The party’s over: a reply on autonomism, organisation and bad history

We’ve got a lot of time for AWW and know little about ICT so may be biased, but:
My 5 eggs (Mal C)

The labour theory of value is fine as a model to explain some aspects of capitalist production, like Newton’s theory of gravity, which is fundamentally flawed but good enough if you want to build a bridge or fire a projectile. For me, Kropotkin deconstructed the LTV in a few sentences in the Conquest of Bread over a hundred years ago. The most important things humans do – without which social production capitalist or otherwise, would be impossible – are not waged labour, or even part of any transaction, starting with our mothers.

Cautiously pessimistic

The Internationalist Communist Tendency recently published a critique of autonomism, ranging across the fields of history (which I know a bit about), economic theory (which I’m pretty shaky on), and organisation (which is one of those areas where we’re all pretty much guessing what might work or not work, if we’re being honest). I wouldn’t particularly describe myself as an autonomist, and I don’t think that autonomist theory has all the answers or anything, but I do think that some of the most useful efforts to get to grips with our contemporary situation have come from autonomist-influenced groups like the Angry Workers of the World (AWW) and Plan C. Insofar as the ICT article is a critique of those groups, it seemed worth engaging with.

The introduction states “Over the years we have had contact with a number of groups who have been influenced by the ideas of…

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  1. Oop, I’ve still never actually read Conquest of Bread, so don’t really know what I think about that one either way. The LTV mainly makes sense to me, but I would like to see more explanations of how profit and value is produced in the digital/internet age – my suspicion is that things aren’t exactly the same as they were at the time Marx wrote Capital, but I don’t know exactly what the differences are.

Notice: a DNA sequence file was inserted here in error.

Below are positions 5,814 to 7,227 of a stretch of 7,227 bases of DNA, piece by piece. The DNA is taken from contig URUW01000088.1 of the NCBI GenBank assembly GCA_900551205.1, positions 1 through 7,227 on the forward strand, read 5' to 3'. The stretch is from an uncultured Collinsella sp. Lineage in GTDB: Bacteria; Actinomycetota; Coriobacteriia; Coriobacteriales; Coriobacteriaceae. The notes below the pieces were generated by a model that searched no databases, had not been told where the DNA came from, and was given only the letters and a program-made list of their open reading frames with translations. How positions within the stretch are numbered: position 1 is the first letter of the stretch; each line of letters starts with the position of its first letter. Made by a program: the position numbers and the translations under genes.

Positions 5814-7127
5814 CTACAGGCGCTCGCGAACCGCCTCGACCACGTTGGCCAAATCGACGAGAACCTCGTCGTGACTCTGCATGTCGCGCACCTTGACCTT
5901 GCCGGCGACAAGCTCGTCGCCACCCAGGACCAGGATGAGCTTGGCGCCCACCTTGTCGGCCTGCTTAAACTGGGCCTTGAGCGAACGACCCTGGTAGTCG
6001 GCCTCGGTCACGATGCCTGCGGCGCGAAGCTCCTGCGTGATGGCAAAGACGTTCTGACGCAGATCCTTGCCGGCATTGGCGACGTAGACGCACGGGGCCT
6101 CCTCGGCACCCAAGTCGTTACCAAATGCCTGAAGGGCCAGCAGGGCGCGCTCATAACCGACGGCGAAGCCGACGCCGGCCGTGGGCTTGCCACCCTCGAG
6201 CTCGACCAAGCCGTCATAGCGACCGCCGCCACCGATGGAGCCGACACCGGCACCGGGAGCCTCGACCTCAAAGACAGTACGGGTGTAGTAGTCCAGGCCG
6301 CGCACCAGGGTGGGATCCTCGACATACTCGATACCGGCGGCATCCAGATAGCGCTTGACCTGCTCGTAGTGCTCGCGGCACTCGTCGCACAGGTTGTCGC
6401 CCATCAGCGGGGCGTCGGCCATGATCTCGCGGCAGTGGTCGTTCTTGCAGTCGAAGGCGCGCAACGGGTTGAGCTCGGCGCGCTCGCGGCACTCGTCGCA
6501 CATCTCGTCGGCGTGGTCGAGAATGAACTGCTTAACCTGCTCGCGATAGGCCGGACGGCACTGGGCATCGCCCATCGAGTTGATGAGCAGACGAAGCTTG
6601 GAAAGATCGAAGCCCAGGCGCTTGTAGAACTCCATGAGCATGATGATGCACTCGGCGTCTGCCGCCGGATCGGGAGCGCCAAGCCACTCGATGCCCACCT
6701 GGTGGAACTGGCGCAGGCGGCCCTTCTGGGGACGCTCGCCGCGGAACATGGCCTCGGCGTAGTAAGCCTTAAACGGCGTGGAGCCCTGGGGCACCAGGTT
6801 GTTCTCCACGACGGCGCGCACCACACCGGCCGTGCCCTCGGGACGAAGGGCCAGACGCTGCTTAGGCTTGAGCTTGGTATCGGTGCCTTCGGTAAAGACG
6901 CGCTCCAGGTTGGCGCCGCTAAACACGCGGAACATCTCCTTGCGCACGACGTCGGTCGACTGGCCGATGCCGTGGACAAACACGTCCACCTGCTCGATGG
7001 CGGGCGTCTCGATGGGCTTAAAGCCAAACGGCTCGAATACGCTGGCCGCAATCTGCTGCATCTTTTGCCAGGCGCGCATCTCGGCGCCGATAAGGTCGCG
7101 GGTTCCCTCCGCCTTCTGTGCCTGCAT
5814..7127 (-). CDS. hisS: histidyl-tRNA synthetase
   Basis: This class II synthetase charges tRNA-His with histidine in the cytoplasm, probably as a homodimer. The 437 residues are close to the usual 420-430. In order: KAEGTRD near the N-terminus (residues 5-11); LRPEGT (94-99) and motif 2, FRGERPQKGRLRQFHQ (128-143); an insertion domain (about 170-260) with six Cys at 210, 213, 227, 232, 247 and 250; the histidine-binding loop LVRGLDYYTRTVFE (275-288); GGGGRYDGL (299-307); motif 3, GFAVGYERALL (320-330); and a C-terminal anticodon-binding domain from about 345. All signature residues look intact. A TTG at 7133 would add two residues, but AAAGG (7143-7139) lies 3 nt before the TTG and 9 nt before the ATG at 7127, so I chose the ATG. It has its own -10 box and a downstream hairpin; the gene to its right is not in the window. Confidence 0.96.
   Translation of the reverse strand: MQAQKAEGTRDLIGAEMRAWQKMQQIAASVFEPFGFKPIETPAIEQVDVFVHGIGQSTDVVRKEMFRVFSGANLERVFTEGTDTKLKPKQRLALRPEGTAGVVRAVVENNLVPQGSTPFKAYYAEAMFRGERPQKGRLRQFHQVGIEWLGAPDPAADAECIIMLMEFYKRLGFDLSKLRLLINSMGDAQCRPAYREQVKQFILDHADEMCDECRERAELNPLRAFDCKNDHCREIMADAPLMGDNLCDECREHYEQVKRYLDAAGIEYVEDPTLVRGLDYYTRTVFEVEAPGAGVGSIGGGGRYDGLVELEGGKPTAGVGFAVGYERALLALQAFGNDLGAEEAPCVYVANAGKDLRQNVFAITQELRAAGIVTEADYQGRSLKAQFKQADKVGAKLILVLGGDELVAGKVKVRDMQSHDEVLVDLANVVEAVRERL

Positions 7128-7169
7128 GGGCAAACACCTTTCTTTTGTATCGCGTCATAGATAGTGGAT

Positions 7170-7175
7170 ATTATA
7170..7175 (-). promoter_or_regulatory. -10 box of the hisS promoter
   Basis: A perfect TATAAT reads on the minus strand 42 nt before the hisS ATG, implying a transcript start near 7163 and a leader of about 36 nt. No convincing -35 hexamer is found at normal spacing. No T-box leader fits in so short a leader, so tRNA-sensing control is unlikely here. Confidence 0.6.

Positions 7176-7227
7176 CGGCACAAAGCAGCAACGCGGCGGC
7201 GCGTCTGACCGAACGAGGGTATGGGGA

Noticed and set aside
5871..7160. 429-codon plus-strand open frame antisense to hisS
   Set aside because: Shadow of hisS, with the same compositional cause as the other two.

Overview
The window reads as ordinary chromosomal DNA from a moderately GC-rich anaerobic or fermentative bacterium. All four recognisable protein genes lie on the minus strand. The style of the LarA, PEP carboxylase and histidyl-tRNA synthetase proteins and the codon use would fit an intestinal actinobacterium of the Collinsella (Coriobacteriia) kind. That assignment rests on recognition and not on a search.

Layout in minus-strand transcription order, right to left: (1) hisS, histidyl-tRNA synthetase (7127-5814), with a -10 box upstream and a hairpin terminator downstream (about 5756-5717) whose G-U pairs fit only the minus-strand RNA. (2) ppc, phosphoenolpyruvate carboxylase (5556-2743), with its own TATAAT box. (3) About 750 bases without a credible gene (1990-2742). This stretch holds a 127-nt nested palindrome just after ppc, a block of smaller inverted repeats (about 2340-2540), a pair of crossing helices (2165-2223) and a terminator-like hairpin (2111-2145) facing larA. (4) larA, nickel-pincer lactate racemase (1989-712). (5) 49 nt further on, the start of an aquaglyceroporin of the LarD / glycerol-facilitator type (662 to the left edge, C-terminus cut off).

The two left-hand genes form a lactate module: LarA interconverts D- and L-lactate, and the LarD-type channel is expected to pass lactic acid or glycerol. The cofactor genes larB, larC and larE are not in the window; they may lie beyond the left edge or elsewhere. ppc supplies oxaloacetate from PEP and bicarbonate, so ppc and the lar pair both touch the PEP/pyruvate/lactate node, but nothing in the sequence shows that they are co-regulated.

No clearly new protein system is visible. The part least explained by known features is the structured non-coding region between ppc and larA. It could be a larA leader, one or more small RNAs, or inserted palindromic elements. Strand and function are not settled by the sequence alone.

• It makes perfect sense as a description of a commodity economy, in which all human doings are reduced to exchange values determined by the exchange values of things

      Understanding that much is a leap when you’re inside it, but if you want to move beyond transaction, coercion, property and status, you have to stop putting relative values on human activity.

      Imagine what your motives might be in a voluntary society. Friendship and goodwill certainly, the joy of creativity, invention and discovery, the satisfaction of materialising your own imagination.

      I’m with Kropotkin in contending that these were always the primary motives, and they are responsible for most of what we have. The commodity economy is just an overlay, like a stifling wet blanket.


      • And someone still has to clean the bogs, but we all do that, don’t we?


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